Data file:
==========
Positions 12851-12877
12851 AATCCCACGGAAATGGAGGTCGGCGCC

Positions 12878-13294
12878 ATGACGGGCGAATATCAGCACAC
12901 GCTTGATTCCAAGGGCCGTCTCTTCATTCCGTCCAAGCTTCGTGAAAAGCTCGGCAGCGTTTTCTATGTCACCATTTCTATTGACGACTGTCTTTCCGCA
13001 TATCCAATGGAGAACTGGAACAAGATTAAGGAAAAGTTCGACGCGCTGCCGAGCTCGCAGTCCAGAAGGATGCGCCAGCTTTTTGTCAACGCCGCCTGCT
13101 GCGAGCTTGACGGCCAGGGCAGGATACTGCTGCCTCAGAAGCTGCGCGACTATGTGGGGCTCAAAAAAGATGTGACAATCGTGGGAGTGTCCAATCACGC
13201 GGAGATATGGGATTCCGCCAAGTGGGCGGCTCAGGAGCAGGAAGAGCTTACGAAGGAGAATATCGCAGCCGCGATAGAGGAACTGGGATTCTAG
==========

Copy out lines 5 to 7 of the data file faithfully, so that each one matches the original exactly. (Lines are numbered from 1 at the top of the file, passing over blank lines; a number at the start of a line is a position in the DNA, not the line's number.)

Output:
12901 GCTTGATTCCAAGGGCCGTCTCTTCATTCCGTCCAAGCTTCGTGAAAAGCTCGGCAGCGTTTTCTATGTCACCATTTCTATTGACGACTGTCTTTCCGCA
13001 TATCCAATGGAGAACTGGAACAAGATTAAGGAAAAGTTCGACGCGCTGCCGAGCTCGCAGTCCAGAAGGATGCGCCAGCTTTTTGTCAACGCCGCCTGCT
13101 GCGAGCTTGACGGCCAGGGCAGGATACTGCTGCCTCAGAAGCTGCGCGACTATGTGGGGCTCAAAAAAGATGTGACAATCGTGGGAGTGTCCAATCACGC